In February, we reported the sighting of a Nile Crocodile on the banks of the Nairobi River at the Michuki Memorial Park. Interest, fear and skepticism greeted news of this unusual sighting in equal measure. Guess what, our reptile friend is still around, at the very same spot!
Today we stumbled on the croc, doing what it loves doing: basking by the river bank. It was not alone, though. Four Hadada ibises stood next to the croc, evidently maintaining a social distance.
Surprisingly, the recent rains seem not to have swept the crocodile further downstream. Interestingly, it also appeared to be well-nourished.
Crocodile aside, we were fortunate to spot a Great Sparrowhawk. The raptor flew in and perched high on a tall eucalyptus tree, a short distance from the nesting site (see the previous post). Eagerly, we waited to see if the sparrowhawk would fly to the nest. Well, it did not. The bird stayed put on the same spot for over 20 minutes. By the time we left, it had not budged a single inch.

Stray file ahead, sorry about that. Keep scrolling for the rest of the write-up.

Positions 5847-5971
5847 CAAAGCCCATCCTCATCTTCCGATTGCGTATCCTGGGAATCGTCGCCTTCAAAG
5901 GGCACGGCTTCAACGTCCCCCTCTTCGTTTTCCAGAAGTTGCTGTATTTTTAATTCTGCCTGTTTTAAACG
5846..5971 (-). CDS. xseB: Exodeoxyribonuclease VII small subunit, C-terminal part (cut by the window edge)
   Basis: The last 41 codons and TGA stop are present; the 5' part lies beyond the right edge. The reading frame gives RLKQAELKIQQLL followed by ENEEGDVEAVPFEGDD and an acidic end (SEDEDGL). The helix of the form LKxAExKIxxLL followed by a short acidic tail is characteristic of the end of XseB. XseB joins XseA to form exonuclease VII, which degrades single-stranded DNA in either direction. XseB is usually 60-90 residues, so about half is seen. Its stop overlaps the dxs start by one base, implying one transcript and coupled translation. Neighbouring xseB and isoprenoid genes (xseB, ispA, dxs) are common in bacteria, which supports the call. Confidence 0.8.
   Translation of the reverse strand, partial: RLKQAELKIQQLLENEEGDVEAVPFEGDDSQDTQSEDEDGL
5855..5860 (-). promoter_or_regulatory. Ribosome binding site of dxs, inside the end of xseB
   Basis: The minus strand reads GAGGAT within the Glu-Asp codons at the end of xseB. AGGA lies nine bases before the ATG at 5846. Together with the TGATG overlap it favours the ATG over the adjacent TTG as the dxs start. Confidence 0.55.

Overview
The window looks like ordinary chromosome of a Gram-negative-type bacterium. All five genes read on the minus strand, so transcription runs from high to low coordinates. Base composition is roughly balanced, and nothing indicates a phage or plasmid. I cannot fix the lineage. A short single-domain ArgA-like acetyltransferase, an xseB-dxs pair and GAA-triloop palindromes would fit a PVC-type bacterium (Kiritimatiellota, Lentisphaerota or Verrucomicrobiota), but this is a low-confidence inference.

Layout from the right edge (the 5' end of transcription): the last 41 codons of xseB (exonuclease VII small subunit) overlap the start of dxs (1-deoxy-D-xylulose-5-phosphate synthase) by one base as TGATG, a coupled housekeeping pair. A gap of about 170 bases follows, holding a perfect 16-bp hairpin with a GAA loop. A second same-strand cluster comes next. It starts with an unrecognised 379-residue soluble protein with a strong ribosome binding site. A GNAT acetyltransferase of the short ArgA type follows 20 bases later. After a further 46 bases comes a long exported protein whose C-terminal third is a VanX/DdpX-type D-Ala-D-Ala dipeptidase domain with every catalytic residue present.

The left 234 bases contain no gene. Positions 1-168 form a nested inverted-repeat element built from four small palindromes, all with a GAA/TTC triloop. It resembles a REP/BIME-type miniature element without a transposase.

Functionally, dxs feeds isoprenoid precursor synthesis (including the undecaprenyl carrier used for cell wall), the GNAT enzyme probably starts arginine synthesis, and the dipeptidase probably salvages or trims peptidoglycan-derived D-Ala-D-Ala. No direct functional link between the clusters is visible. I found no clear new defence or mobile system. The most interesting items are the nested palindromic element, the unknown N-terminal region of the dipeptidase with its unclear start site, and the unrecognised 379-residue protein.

Our walk took us on almost a similar path to last week’s. There were many birds to listen to and watch. We started at the courtyard. Several Pied Crows were on the courtyard’s cabro-paved floor, pecking on termites that had flown out of their mounds the previous evening. Moving towards the Peace Path, we came across some White-eyed Slaty Flycatchers and Variable Sunbirds. Down near the Nairobi National Museum-Michuki Memorial Park boundary, we encountered Willow and Grey-capped Warblers, Holub’s Golden and Baglafecht Weavers, Northern Olive Thrush (now also called Abyssinian Thrush), Streaky Seedeaters, Bronze Mannikins, Singing Cisticolas, African Citrils, among others.
At Michuki Park, we spotted Village Indigobirds, Spectacled and Village Weavers, Montane White-eyes, Silvery-cheeked Hornbills, a Lesser Honeyguide, to mention a few. Today’s count was 29, plus of course, the crocodile.